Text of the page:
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All Immigrant Children Have the Right to Attend Public Schools

Earlier this month, Attorney General Eric Holder and Secretary of Education Arne Duncan released guidelines which clarified that all children, regardless of immigration status, have the right to attend public schools. This announcement builds upon previous guidelines issued in 2011 by the Department of Justice and the Department of Education that informed schools of their responsibilities to provide all children with an education. The guidelines are meant to improve enrollment practices and instruct schools on which documents they are required to collect from parents. For example, schools cannot require parents to provide driver's licenses or social security numbers as a basis for enrollment. Furthermore, the Departments of Justice and Education emphasize that schools should be flexible on which documents to accept from parents that prove the child's age and residence within the district.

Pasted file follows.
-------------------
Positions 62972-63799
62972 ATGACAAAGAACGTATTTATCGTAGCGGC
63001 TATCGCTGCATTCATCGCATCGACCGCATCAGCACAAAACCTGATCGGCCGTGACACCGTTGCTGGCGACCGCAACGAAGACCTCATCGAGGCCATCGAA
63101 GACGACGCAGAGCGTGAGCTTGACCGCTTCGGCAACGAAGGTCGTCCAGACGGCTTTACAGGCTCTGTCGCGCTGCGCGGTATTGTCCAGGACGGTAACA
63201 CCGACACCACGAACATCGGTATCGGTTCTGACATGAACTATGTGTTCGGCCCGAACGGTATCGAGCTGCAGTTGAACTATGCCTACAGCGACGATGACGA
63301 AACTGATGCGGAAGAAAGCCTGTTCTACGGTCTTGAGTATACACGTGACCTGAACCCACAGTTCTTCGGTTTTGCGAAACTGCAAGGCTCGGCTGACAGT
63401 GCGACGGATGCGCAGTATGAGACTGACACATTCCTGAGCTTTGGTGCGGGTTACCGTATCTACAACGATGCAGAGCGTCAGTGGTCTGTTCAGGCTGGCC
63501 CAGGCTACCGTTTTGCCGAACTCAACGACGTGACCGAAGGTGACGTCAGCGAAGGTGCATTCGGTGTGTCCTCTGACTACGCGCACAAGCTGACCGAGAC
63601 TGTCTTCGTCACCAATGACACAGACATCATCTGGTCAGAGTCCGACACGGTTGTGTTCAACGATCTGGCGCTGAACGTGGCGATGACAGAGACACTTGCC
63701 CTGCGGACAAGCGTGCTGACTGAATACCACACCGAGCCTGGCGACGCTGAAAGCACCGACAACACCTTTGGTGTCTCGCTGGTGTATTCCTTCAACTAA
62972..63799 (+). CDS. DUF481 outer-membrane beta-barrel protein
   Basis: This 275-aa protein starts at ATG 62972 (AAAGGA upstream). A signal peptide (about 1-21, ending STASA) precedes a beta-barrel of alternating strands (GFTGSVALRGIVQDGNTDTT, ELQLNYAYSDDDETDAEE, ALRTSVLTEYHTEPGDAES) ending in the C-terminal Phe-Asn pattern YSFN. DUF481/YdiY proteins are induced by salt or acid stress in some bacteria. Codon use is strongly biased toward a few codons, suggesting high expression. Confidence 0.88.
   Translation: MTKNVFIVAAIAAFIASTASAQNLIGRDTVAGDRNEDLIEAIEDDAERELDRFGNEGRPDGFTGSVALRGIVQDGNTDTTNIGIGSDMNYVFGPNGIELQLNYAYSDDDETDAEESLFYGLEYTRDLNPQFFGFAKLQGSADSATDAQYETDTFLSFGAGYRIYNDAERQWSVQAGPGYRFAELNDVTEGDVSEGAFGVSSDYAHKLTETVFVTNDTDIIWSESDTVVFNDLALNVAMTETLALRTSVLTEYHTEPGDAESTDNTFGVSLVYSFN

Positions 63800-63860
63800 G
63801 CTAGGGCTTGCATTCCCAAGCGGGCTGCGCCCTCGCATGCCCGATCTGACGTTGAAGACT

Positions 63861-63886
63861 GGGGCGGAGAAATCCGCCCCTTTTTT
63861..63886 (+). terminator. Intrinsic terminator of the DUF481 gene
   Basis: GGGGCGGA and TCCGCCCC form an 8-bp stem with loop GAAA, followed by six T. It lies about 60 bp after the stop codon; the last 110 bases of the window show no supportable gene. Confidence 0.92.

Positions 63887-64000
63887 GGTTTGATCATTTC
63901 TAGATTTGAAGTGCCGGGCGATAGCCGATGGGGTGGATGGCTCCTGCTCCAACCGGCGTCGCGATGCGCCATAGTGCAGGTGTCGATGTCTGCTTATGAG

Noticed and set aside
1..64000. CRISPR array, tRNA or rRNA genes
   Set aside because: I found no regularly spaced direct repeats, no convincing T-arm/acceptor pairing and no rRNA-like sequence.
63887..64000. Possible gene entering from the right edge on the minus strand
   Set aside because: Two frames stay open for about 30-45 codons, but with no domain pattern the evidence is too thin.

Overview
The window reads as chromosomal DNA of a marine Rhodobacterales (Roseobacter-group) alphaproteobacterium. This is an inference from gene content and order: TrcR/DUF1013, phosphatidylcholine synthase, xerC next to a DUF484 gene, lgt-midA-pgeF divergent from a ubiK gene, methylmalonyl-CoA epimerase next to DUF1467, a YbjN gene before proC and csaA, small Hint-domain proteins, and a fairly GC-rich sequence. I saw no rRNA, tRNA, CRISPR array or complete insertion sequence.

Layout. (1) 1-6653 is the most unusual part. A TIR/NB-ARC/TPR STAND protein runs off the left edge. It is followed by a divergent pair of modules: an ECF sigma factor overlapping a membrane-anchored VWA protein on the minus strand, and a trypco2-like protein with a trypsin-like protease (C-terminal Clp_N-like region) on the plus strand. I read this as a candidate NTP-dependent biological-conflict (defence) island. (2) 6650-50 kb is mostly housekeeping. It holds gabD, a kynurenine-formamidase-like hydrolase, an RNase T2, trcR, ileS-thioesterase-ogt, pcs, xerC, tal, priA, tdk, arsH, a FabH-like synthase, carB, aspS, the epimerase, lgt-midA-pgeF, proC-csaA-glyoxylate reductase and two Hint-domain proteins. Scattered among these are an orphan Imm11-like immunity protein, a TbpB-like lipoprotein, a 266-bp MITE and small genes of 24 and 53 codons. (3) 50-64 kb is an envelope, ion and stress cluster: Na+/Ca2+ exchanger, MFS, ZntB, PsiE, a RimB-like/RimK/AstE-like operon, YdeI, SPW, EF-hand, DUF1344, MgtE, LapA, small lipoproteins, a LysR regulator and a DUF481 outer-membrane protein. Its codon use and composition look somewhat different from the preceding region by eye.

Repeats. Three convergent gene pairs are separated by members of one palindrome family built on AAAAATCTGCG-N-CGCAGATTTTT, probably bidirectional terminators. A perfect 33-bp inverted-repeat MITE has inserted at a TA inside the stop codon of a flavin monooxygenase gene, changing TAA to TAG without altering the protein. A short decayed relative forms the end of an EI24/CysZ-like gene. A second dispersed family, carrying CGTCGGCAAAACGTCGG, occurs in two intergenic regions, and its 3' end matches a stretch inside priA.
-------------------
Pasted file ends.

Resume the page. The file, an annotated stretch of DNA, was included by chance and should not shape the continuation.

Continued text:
Holder said “public school districts have an obligation to enroll students regardless of immigration status and without discrimination on the basis of race, color, or national origin." Meanwhile,  Duncan proclaimed “the message here is clear: let all children who live in your district enroll in your public schools."

In the 1982 case Plyer v. Doe, the Supreme Court struck down a state statute in Texas that authorized school districts to deny enrollment to students who did not have legal immigration status. Since then, public schools have been required to admit all students, regardless of immigration status.

Fact sheets about the guidelines can be found on the Department of Justice website, in English and Spanish.